# Can we make a phase space plot for any quantum mechanical system?

Can we make a phase space plot for any quantum mechanical system? If we can then lets say at a particular point represented by $$(q,p)$$ does not it violate the Heisenberg Uncertainity as we simultaneously measure the momentum and position.

It is possible to make phase space plots in quantum mechanics, but they are not based on the usual Schrödinger wavefunctions $$\psi(x)$$ or $$\phi(p)$$, both of which depend on only one variable. Rather, Wigner functions, which for $$x$$ and $$p$$ are obtained as \begin{align} W(x,p)=\frac{1}{2\pi\hbar}\int_{-\infty}^\infty dy e^{-ipy/\hbar} \psi(x+\textstyle\frac{1}{2}y)\psi^* (x-\frac{1}{2}y) \end{align} and play the role of a phase space distribution, in the sense that average values are phase space integrals of the variable multiplied by the probability distribution $$W(x,p)$$. Thus for instance \begin{align} \langle x\rangle &= \int_{-\infty}^\infty \int_{-\infty}^\infty dx dp \,x \, W(x,p)\, , \\ \langle p\rangle &= \int_{-\infty}^\infty\int_{-\infty}^\infty dx dp \, p\, W(x,p)\, . \end{align}

Nothing in this violates the uncertainty principle as one can show that it is not possible for the Wigner function be arbitrarily sharply peaked, meaning it's not possible to have a WF that have very sharply defined position and momentum. Indeed, as discussed near Eq.(23) of this paper the maximum amplitude of the WF at a point satisfies \begin{align} \vert W(x,p)\vert\le 2/\hbar\, . \end{align}

The Wigner function for the ground state of the harmonic oscillator is given below.

One of the most intriguing part of this approach is that Wigner functions can have regions where they are negative, i.e. parts of the probability distribution is negative. For instance the Wigner function of the $$n=1$$ state of the harmonic oscillator yields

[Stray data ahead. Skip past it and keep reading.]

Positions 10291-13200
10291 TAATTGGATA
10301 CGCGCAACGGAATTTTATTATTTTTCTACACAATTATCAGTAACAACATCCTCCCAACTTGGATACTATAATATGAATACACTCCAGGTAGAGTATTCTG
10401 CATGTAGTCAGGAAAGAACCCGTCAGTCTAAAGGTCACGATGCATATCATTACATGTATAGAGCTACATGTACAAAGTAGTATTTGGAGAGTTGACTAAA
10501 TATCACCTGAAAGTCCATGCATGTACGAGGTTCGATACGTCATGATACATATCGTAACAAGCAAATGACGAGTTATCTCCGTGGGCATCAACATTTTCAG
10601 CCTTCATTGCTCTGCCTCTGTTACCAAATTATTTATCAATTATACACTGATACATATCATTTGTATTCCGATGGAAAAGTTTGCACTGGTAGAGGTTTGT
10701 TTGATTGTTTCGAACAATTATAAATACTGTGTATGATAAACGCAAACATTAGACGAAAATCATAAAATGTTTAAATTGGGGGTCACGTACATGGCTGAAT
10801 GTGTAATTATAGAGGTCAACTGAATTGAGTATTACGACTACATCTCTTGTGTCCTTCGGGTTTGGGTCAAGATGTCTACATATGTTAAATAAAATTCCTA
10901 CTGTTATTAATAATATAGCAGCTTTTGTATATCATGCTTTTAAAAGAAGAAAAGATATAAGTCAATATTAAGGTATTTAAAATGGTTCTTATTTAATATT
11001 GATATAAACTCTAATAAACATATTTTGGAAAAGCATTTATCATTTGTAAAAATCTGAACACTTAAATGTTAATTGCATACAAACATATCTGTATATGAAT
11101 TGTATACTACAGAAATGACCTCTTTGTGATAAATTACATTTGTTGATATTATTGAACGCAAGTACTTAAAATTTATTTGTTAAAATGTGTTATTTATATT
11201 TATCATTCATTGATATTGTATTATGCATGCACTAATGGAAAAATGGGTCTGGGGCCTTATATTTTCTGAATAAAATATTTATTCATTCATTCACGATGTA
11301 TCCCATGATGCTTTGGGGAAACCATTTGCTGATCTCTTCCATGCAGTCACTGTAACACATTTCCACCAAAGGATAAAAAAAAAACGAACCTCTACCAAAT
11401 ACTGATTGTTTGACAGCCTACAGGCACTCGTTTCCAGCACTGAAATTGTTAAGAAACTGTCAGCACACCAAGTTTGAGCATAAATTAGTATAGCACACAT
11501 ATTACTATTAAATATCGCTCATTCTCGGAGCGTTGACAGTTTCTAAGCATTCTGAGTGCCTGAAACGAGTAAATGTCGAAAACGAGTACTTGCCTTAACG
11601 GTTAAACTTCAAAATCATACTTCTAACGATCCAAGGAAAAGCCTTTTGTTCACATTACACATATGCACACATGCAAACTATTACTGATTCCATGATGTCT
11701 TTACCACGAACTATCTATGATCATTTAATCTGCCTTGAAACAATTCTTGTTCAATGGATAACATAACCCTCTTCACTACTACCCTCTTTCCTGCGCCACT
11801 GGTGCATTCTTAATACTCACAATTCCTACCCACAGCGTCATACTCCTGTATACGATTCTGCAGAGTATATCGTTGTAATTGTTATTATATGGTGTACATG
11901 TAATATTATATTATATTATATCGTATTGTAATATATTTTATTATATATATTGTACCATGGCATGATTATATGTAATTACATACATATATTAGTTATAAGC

This has been verified experimentally by David Wineland and his group in

Leibfried, Dietrich, D. M. Meekhof, B. E. King, C. H. Monroe, Wayne M. Itano, and David J. Wineland. "Experimental determination of the motional quantum state of a trapped atom." Physical Review Letters 77, no. 21 (1996): 4281.

The figure below is extracted from this paper, where parts of the region of negative probability density are very apparent.

The negative regions in the Wigner functions are a considerable source of discussion. In particular it has been argued in

Kenfack, A. and Życzkowski, K., 2004. Negativity of the Wigner function as an indicator of non-classicality. Journal of Optics B: Quantum and Semiclassical Optics, 6(10), p.396.

that are tied to non-classical features of the associated quantum states.

You can never locate a particle at one point in phase space, as that would violate the uncertainty principle. You could plot the expected value of $$q$$ and $$p$$ in time, but you would clearly be missing a lot of information about the wave function.

There are some phase space formulations of quantum mechanics, which use quasi-probability distributions on phase space (which are like probability distributions, but can be negative), like the Wigner distribution or the Glauber-Sudarashan P representation.